Vijay Govindarajan

U.S. Business Editor for The Economist, Chairman of the World Economic Forum’s Global Agenda Council, leading specialist on China, Business and Technology, Innovation, and Emerging Markets
Vijay Govindarajan
  • Ranked one of the “Top 20 North American Superstars” by Management International Review
  • Named the first Coxe Distinguished Professorship of Management: the highest distinction in academics
  • Inducted into the Academy of Management Journals’ Hall of Fame
  • Shares insightful and thought-provoking talks on reverse innovation emerging from developing nations

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Vijay (Vee-jay) Govindarajan (go-vin-da-RAH-jin), known as VG, is widely regarded as one of the world’s leading experts on strategy and innovation. He is the Earl C. Daum 1924 Professor of International Business at the Tuck School of Business at Dartmouth College and was named the first Named first Coxe distinguished professorship of management, which is the highest distinction in academics. He was also the first professor in residence and chief innovation consultant at General Electric (GE) and in the latest global ranking of management thinkers, Govindarajan came in third place, ahead of Jim Collins and Michael Porter.

Renowned, Published Expertise. He worked with GE’s CEO, Jeff Immelt, to write “How GE is Disrupting Itself,” the Harvard Business Review (HBR) article that pioneered the concept of reverse innovation – any innovation that is adopted first in the developing world. HBR picked reverse innovation as one of the “Great Moments in Management in the Last Century.” VG is also a rare faculty who has published more than 10 articles in the top academic journals and more than 10 articles in prestigious practitioner journals, including several best-selling HBR articles. He received the McKinsey Award for the best article in HBR. He published the New York Times and Wall Street Journal best-seller, Reverse Innovation.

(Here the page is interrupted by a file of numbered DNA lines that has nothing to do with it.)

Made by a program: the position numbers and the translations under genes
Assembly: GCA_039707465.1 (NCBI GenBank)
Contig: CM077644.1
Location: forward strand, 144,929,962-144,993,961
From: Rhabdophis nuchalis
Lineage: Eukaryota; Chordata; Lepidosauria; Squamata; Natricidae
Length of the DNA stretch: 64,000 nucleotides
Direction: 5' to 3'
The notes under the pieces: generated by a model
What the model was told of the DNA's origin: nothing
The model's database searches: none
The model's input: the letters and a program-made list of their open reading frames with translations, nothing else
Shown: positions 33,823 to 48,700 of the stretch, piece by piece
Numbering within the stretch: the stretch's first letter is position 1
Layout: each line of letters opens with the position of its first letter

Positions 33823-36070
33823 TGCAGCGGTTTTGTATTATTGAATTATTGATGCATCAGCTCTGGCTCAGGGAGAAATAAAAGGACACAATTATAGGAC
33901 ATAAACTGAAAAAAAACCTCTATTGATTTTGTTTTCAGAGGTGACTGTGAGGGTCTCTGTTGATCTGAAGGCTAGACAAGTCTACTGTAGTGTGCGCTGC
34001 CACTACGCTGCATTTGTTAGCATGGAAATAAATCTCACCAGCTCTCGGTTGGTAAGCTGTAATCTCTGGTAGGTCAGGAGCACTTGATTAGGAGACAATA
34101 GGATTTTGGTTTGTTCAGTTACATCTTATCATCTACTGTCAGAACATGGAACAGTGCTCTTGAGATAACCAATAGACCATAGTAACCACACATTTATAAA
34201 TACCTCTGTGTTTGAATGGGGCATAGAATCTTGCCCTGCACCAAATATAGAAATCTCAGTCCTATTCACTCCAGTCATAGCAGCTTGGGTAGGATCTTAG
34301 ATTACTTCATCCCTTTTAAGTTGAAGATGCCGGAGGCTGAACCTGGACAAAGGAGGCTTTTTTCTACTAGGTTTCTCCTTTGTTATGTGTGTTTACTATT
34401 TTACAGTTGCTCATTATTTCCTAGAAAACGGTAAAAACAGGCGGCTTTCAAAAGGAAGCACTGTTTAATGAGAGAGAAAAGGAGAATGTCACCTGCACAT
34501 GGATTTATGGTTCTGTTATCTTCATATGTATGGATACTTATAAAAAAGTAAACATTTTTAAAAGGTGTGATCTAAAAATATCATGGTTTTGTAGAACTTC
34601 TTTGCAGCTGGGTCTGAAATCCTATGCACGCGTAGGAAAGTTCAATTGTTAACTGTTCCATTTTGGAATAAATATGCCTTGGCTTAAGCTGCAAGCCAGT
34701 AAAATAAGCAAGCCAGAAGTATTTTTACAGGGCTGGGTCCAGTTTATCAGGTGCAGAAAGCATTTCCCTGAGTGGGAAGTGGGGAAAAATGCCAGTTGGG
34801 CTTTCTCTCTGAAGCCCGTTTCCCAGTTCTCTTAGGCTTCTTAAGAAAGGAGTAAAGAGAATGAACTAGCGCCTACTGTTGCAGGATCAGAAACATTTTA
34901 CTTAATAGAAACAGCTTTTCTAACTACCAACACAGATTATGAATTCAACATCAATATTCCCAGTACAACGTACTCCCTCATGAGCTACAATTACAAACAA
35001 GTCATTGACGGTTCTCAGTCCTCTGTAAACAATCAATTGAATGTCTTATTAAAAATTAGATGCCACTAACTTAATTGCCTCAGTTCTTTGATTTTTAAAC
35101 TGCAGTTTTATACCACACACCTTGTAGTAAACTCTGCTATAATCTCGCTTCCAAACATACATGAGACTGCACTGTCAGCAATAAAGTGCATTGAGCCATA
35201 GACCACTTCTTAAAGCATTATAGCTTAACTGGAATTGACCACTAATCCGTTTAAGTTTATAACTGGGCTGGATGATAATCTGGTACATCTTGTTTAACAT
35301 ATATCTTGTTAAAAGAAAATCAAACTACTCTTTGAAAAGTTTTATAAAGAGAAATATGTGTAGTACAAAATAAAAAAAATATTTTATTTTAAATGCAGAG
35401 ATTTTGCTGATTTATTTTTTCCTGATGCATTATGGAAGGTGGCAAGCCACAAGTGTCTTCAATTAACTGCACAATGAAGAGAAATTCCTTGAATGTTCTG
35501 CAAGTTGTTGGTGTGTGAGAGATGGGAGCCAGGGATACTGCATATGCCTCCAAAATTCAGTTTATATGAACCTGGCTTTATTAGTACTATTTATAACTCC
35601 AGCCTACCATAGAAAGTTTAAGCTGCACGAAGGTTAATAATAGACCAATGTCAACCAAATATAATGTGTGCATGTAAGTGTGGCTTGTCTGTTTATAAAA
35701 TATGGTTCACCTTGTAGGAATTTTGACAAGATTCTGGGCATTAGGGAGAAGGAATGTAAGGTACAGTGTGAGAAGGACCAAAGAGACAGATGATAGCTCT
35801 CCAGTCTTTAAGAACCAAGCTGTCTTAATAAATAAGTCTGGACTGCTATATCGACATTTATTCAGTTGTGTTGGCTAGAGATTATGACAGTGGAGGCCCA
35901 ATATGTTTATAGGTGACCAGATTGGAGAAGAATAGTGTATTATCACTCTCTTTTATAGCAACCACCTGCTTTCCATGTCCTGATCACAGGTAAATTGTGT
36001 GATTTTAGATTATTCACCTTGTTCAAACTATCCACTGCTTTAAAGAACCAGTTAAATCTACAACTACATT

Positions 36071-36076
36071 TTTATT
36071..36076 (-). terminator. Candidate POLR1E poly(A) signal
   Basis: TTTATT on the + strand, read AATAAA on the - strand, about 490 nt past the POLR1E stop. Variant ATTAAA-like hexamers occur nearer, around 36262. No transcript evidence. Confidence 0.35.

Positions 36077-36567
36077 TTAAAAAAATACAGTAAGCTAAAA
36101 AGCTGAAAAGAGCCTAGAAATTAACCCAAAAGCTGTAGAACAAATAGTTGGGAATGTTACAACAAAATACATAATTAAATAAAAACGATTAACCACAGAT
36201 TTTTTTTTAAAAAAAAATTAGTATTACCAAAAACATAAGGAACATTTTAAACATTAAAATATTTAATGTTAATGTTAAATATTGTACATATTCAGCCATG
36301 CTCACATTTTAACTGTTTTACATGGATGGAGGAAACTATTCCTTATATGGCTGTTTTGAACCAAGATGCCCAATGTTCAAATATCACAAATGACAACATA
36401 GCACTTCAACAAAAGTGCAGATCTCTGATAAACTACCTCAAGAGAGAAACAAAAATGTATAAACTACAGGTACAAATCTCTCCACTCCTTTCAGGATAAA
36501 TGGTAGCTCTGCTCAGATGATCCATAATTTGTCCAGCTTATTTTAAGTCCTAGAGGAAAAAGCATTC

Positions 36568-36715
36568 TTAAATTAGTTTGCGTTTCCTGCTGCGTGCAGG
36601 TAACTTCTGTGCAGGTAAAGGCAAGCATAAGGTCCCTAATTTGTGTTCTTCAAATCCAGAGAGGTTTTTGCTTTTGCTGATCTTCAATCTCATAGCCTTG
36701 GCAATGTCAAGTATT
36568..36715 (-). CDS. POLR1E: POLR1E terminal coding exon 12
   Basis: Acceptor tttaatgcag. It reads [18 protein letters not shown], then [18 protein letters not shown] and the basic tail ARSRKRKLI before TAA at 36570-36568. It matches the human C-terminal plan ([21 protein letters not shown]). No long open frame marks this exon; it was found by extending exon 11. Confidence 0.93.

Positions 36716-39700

Awards and Accolades. Govindarajan has been identified as a leading management thinker by influential publications including: Outstanding Faculty, named by BusinessWeek in its “Guide to Best B-Schools;” “Top Ten Business School Professor in Corporate Executive Education,” named by Business Week; “Top Five Most Respected Executive Coach on Strategy,” rated by Forbes; “Top 50 Management Thinker,” named by The London Times; “Rising Super Star,” cited by The Economist; “Outstanding Teacher of the Year,” voted by MBA students.

The recipient of numerous awards for excellence in research, Govindarajan was inducted into the Academy of Management Journals’ Hall of Fame, and ranked by Management International Review as one of the “Top 20 North American Superstars” for research in strategy and organization. One of his papers was recognized as one of the 10 most-often cited articles in the entire 40-year history of Academy of Management Journal.

Fortune 500-Level Insights. VG has worked with CEOs and top management teams in more than 25% of the Fortune 500 firms to discuss, challenge, and escalate their thinking about strategy. His clients include Boeing, Coca-Cola, Colgate, Deere, FedEx, GE, Hewlett-Packard, IBM, J.P. Morgan Chase, J&J, New York Times, P&G, Sony, and Walmart. He has been a keynote speaker in the BusinessWeek CEO Forum, HSM World Business Forum, TED and World Economic Forum at Davos. VG is a fellow at Innosight, an innovation consulting firm.

Prior to joining the faculty at Tuck, VG was on the faculties of Harvard Business School, INSEAD (Fontainebleau) and the Indian Institute of Management (Ahmedabad, India).

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Speaker Video

Strategy Is Innovation. We now live in an era of constant change, driven by the dynamic forces of technology, globalization, the Internet, changing demographics, and shifting customer preferences. As a result, companies find that their strategies need almost constant redefinition—either because the old assumptions are no longer valid, or because the previous strategy has been imitated and neutralized by competitors. Rooted in these premises, the strategic and organizational challenges become:

  • How do we identify the market discontinuities that could transform our industry?
  • How can we create new growth platforms that exploit new market realities?
  • What are our core competencies and how can we leverage them to generate growth?
  • What new core competencies do we need to build?
  • What organizational DNA will allow us to anticipate and respond to changes on a continual basis?
  • How do we execute breakthrough strategies?

The Other Side of Innovation: Solving Breakthrough Businesses Within Established Organizations. Leading strategic experiments is the triple-flip-with-a-quadruple-twist of general management. No matter how talented and experienced the leader, chances are that this is a new and unfamiliar challenge. VG can help you understand the three fundamental challenges faced by strategic experiments, and can offer several specific recommendations to help you overcome them.